On June 5, a young Dalit boy was beaten to death by upper caste men in his village after he tried to enter a temple. On June 7, Dalit social activist Arvind Bansod was driven to suicide following harassment in Maharashtra. On the same day, in Uttar Pradesh, a Dalit father and his son were murdered over a property dispute.
Even as Dalits in the Indian subcontinent continue to be subjected to atrocities and harassment on a daily basis on grounds of caste, a jewellery company based in Los Angeles, United States decided it was okay to sell a ring they called "Dalit Ring" for 2000 US dollars.
Ironically, the company named 'Haati Chai' claims to be inclusive and transparent and boasts of having a diverse team consisting of white Americans, Asian and South Asian employees. Their social media handles describe the company as makers of "luxury heirloom jewellery." In fact, the company has been quite vocal about the 'Black Lives Matter' movement which has gained momentum in the wake of George Floyd's death in the hands of Minneapolis cops.
Here's a screenshot of what the ring was initially called:
What is more infuriating is the way the brand decided to romanticise the struggles of the Dalit community. "The Dalit ring has raw, unfinished stones, which many don’t find beautiful because they want “perfectly” finished diamonds. Just like the Dalit caste, the Dalit ring is very unique and extremely beautiful," the caption in the product description reads.
There are a few problems here. By essentially claiming that people look down upon Dalits, the brand is normalising (and even worse, glorifying) the casteist attitude that is pervasive in the Indian society. No, we aren't denying the fact that Dalits in India face injustice. In fact, caste-related violence is at an all-time high in the country even as we deal with a deadly pandemic. But for a brand to "draw inspiration" from it and to monetise it is what's wrong here. What is inspirational about violence against the community going up by 70% in the last decade?
The question arises, how does a brand say "Black Lives Matter" and show solidarity with anti-racism protests and simultaneously capitalise on the struggles of another minority group?
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“you may live in the world as it is, but you can still work to create the world as it should be. a reminder that there is nothing to be lost by recognizing our privileges to help shed light on the disadvantages others face. there is only so much more to gain — justice, empathy, compassion, doing what’s right. please don’t ignore the injustice that’s around us, that may not personally affect us. read articles even if they are hard to swallow. reflect on who you surround yourself with and notice what they value and stand for. pick up books that talk about racism in a way that is interesting to you and easy to understand. just please take any step - no matter how small - to learn more.” RP: @jordanrisa We’ve shared a direct link to a google doc within our stories with multiple educational sources on anti-racism. Including books, videos, film, organizations & much more.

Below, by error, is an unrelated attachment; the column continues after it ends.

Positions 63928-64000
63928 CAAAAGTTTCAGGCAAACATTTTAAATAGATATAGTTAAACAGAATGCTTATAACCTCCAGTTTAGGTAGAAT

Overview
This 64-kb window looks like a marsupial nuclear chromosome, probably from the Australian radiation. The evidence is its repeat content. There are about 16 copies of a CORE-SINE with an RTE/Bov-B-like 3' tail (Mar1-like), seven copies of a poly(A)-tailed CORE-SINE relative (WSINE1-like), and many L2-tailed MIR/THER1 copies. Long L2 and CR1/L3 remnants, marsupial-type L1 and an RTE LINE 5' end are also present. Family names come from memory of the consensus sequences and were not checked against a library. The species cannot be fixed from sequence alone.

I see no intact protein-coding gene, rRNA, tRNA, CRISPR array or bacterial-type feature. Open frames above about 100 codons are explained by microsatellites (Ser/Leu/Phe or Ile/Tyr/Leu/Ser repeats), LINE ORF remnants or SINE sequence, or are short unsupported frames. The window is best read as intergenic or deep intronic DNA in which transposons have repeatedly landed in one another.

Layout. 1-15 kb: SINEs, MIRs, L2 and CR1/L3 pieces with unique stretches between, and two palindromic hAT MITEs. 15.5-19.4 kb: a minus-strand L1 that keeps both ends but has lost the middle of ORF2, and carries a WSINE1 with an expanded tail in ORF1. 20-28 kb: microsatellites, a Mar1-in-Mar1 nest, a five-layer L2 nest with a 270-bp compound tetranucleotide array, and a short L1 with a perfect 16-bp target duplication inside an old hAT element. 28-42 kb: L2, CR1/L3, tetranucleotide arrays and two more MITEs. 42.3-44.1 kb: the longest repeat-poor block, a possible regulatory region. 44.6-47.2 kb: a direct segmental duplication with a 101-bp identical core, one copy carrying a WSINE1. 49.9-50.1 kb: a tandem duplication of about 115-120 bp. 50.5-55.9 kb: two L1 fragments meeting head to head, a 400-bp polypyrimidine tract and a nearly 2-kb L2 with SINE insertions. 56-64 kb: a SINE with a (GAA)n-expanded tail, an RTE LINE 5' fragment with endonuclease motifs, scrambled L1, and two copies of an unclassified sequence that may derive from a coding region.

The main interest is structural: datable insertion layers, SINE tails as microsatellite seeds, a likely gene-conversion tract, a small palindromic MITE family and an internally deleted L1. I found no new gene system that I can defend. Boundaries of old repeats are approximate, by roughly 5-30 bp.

The 'Dalit Ring' triggered outrage on social media.
Wondering what the thought process is .How much of it is really going to go to the Dalit community ,to whom the ring is supposedly dedicated . pic.twitter.com/EukdHhRhvK — Shashank (@Shanxdimniqjwls) June 8, 2020
I couldn’t see it properly so I visited the website to check and I’m sure they must’ve seen her story by then and changed the description which said “just like dalit caste, dalit ring is unique”and added a name Uda Devi. pic.twitter.com/W2In3iXCeC
— cucumber with anxiety (@samosaapav) June 9, 2020
‘Pull up or shut up’ unless it’s a ring called ‘Dalit’. Wonder how much of those easy pay $2000 go to any cause hmm. pic.twitter.com/jef8gTPpBq — hk 孔知韵 (@chiaseedpuddin) June 8, 2020
Even though u search Dalit ring they will show u same ring pic.twitter.com/XNTtLcjx3n
— सम्यक 💙 モンキー・D・ルフィ (@ShoyoOnoda) June 9, 2020
Many couldn't help but wonder how much of this would be going to the Dalit community or how they would benefit from it if that's what the brand's intention was. Following the outrage, the brand was quick to alter the product's name to 'Devi Ring.' The new product description pays a tribute to Uda Devi, a Dalit woman who fought valiantly against the British rule but was denied recognition on account of her caste. Uda Devi had become a symbol of Dalit resistance during the colonial era. "Uda Devi is an inspiration and an example of how we must be bold and channel our inner Devi," the caption now reads. The brand owners also issued an apology and an explanation on their Instagram page. According to them, they never intended to hurt the sentiments of the minority group. "Rather than make excuses the piece has been renamed Devi Ring to honour Uda Devi," the post reads.
The owners have also clarified as to why they have not been able to contribute to the cause. As per the Instagram post, the company has not been able to vet and verify grassroot organisations working for Dalit groups in India as the former is based in Los Angeles.